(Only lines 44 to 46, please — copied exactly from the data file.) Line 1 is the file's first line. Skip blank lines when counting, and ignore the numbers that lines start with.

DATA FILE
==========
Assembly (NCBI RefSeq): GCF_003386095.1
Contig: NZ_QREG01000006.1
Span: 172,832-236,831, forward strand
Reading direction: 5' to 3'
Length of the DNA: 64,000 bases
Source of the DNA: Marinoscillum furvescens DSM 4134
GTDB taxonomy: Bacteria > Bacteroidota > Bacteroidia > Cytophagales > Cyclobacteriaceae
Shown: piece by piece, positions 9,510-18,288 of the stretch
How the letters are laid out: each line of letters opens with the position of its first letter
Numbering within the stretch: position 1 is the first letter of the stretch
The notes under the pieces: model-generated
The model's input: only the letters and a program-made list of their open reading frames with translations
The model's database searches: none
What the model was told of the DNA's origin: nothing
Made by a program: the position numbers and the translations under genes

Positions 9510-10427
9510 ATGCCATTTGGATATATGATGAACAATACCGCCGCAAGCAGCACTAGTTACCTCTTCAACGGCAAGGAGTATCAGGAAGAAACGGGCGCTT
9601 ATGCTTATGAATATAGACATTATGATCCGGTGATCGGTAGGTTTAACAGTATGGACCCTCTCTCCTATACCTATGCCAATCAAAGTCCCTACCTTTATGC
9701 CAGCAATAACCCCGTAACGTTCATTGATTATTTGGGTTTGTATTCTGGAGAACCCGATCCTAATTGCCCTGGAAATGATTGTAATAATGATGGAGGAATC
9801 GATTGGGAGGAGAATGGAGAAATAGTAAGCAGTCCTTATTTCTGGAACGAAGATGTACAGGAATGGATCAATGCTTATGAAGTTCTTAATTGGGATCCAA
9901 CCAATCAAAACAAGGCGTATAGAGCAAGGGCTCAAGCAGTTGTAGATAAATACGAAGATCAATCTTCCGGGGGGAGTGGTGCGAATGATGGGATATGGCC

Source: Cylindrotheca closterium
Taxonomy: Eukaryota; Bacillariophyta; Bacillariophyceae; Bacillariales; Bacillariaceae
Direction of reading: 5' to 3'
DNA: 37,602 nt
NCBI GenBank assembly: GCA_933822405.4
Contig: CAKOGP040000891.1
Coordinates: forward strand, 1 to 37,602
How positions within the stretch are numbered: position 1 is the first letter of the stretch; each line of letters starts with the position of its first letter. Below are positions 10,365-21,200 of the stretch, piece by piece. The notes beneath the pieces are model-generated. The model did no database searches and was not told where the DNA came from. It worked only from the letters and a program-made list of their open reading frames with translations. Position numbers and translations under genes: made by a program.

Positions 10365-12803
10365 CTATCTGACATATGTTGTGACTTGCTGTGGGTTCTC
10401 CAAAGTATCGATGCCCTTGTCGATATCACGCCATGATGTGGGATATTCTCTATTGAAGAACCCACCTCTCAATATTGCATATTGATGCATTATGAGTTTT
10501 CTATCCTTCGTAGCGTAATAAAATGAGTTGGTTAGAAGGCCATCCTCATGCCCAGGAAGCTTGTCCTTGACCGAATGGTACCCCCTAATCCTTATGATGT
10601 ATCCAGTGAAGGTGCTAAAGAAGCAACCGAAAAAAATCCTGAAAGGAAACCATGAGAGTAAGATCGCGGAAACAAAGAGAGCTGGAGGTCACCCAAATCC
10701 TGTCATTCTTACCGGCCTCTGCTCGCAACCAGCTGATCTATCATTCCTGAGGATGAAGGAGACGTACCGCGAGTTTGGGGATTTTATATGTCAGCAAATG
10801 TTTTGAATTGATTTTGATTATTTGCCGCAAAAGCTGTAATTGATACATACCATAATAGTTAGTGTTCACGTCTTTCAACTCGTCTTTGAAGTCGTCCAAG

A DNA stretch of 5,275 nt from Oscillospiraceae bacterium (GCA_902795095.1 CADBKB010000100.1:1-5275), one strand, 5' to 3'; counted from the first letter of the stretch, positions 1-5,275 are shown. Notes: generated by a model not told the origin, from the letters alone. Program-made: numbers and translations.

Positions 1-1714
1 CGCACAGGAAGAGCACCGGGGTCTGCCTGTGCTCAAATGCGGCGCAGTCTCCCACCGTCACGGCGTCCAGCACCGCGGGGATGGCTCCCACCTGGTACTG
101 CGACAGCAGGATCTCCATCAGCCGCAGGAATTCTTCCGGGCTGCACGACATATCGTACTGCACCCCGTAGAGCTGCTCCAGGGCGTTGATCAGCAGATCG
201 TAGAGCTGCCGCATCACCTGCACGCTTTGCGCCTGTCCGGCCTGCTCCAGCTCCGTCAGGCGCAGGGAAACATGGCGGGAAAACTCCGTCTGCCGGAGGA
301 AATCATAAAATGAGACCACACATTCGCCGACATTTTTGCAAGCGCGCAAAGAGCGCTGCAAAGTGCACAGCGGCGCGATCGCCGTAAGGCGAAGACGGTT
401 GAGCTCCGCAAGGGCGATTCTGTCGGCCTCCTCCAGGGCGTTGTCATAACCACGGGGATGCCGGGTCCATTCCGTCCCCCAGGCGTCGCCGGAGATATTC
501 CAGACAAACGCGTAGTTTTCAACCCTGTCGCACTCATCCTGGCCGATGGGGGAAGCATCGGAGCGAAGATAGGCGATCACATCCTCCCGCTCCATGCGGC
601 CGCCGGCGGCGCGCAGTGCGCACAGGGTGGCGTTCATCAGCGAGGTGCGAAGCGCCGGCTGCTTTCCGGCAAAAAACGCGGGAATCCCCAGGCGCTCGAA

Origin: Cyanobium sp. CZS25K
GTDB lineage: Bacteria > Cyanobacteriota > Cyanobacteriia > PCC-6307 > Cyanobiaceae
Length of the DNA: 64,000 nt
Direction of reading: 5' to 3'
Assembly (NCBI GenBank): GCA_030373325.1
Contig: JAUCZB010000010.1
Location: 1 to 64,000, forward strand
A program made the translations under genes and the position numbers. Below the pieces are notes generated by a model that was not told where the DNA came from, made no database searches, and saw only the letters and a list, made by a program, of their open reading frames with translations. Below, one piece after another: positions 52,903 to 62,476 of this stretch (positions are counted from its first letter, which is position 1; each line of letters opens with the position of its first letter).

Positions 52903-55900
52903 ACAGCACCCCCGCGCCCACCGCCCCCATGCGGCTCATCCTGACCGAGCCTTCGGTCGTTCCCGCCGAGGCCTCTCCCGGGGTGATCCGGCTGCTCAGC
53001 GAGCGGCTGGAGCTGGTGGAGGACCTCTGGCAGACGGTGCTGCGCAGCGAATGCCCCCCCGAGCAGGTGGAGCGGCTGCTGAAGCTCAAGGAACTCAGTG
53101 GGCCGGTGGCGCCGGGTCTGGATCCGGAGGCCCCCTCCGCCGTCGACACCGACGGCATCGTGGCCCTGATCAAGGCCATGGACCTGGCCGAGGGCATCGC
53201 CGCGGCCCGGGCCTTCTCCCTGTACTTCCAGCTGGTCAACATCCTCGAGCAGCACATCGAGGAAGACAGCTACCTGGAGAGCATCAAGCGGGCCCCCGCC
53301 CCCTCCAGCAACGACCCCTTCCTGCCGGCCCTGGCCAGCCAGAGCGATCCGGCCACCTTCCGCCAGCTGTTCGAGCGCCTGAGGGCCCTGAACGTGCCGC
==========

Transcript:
501 CAGACAAACGCGTAGTTTTCAACCCTGTCGCACTCATCCTGGCCGATGGGGGAAGCATCGGAGCGAAGATAGGCGATCACATCCTCCCGCTCCATGCGGC
601 CGCCGGCGGCGCGCAGTGCGCACAGGGTGGCGTTCATCAGCGAGGTGCGAAGCGCCGGCTGCTTTCCGGCAAAAAACGCGGGAATCCCCAGGCGCTCGAA

Origin: Cyanobium sp. CZS25K